Currently, most of the mining activities in Guyana involve the extraction of gold, diamond, bauxite and granite. Many of the gold miners are small scale miners called "portknockers" who pan for gold along rivers and creeks, other more established miners have land or water dredges. There were a few large international companies who were present, but with the decline of the value of gold, their presence in this sector have declined. There are also diamond miners who operate on varying scales. Bauxite is also extracted on a fairly large scale involving large sections of land, but this too has declined in the past 30 years. Quarrying is also done on varying scales and involves white sand extraction as well as stone.
1.1 The issues associated with mining
Mining has important economic benefits as it provides jobs for many Guyanese. It is also a means of attracting investment and foreign exchange.
Mining however, involves certain methods of extraction that will inadvertently have negative impacts on the natural environment. Often, vegetation is stripped from the land in order to access the soil. The top layers of the soil are then stripped to allow the miners to get to whatever mineral they are extracting. This method is common in many mining activities.
The clearance of the vegetation alone results in significant damage and can, among other things, contribute to species loss and erosion which can in turn cause heavy siltation of the waterways affecting aquatic life and blocking downstream channels.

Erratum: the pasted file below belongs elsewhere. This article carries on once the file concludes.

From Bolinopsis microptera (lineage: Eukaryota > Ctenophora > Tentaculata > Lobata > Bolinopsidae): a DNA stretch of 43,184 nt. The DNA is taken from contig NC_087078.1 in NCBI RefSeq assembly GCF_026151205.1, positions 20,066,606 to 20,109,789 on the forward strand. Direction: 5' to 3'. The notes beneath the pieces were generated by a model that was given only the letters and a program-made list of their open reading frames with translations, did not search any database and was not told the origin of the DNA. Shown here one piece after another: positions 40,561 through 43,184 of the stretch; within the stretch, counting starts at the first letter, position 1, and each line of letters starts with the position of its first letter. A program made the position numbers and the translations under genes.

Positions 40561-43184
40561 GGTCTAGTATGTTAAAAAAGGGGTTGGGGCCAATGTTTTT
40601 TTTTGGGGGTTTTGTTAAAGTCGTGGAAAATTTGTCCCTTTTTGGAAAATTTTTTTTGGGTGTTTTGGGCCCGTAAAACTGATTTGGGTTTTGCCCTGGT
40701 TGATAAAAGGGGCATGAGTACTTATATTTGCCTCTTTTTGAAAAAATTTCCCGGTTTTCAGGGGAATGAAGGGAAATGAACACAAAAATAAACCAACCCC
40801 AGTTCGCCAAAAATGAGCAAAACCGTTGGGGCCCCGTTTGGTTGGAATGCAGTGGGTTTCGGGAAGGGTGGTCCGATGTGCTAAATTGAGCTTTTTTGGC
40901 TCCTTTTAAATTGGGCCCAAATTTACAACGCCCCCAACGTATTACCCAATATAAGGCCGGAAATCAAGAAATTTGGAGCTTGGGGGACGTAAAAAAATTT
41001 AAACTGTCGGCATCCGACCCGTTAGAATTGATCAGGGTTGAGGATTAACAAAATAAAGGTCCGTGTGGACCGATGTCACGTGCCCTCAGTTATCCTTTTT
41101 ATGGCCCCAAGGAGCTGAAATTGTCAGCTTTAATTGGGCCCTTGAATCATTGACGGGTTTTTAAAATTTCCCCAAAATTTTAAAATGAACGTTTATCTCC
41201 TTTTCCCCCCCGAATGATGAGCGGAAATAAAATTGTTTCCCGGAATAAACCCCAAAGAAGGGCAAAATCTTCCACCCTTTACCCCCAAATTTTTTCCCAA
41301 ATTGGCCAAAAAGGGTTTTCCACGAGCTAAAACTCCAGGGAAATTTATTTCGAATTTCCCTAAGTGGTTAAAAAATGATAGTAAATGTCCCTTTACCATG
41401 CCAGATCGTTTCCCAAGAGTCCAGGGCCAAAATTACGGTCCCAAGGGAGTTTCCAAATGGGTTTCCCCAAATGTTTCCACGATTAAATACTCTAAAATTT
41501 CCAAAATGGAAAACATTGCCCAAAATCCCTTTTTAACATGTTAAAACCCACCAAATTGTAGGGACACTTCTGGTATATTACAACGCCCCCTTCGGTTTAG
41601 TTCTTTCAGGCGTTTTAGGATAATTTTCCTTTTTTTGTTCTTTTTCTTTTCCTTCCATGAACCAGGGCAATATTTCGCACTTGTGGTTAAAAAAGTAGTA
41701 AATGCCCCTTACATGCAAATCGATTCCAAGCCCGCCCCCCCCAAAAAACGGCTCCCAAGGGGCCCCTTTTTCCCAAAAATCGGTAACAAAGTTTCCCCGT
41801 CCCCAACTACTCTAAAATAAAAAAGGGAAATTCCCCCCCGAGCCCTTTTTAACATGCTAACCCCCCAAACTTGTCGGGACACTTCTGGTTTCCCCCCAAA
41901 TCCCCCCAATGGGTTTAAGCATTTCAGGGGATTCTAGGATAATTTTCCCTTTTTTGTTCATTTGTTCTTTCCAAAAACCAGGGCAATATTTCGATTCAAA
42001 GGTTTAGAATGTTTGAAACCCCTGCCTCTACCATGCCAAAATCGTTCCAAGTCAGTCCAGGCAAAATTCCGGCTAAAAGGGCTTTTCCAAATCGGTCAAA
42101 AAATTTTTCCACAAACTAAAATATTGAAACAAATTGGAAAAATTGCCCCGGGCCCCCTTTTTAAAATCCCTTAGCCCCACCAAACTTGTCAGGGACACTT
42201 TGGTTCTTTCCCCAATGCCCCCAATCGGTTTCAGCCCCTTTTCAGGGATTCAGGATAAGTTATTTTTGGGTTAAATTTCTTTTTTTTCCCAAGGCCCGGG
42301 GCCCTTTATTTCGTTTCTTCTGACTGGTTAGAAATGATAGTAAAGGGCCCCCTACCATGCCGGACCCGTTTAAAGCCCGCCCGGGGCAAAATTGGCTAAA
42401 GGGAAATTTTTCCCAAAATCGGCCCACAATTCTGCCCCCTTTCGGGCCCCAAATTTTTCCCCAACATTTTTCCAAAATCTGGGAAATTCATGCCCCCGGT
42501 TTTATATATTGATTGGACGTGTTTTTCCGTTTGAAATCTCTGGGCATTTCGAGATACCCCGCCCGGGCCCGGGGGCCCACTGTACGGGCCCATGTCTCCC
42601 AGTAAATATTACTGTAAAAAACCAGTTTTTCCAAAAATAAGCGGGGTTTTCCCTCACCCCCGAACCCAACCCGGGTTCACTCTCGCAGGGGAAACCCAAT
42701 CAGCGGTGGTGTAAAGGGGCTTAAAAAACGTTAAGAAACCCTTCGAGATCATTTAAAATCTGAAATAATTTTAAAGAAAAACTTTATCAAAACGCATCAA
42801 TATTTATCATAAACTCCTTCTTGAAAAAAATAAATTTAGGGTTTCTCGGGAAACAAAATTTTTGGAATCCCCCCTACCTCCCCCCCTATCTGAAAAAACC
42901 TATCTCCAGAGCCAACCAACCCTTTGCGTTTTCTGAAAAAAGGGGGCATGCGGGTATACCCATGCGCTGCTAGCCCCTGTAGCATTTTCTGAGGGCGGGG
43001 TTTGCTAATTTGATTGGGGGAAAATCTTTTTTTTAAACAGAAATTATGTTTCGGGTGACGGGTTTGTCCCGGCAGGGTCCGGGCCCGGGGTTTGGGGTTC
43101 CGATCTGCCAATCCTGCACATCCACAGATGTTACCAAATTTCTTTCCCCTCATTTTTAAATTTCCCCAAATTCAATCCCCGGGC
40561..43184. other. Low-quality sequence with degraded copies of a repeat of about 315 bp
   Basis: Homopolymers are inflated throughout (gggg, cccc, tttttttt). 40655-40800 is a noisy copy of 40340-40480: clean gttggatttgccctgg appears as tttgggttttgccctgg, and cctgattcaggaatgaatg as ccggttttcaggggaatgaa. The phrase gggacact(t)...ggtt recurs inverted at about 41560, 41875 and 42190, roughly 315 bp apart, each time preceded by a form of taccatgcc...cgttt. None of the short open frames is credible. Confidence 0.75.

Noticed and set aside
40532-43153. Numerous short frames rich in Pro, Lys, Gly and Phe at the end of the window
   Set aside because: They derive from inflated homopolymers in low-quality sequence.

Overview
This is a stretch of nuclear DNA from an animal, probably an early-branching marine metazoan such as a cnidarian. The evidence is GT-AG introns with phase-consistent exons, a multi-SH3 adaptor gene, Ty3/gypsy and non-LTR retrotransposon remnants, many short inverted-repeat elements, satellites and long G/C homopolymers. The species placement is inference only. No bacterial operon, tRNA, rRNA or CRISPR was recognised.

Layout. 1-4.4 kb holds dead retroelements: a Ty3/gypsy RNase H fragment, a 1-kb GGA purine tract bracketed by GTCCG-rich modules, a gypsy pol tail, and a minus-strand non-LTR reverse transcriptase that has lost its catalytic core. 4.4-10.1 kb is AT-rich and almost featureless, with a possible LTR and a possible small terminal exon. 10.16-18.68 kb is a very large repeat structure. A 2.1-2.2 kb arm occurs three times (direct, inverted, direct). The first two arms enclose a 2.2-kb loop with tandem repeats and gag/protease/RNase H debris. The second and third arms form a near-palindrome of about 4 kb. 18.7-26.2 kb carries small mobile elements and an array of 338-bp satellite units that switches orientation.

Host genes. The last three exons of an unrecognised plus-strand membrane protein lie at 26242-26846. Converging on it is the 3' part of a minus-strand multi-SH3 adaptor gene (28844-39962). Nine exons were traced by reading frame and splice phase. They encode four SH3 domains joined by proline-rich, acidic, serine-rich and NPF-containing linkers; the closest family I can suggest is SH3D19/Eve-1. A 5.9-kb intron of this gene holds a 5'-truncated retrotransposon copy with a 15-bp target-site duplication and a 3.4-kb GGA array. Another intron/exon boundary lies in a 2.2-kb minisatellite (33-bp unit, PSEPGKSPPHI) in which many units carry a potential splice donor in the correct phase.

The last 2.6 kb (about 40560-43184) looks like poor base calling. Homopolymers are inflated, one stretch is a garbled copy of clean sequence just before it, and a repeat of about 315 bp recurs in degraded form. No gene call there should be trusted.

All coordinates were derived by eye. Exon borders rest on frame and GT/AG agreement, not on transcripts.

In addition to effects of land clearing, chemicals used to process metals can toxic, i.e. cyanide and mercury the most commonly used in gold, and can contaminate both the soil and water systems. There is also the issue of fuel and machine oils contaminating the soil and water as well. There has often been reports from local inhabitants that the use of creek or river water resulting in internal and external ailments.
1.1.2 Local Communities
The impact on the local and indigenous communities
involve social issues such as sexually transmitted diseases and sexual
harassment suffered by the local women, the latter is an issue that still
needs more attention by authorities. The local people are also affected
by issues of land use conflict and in more remote areas an impact on local
culture and lifestyle.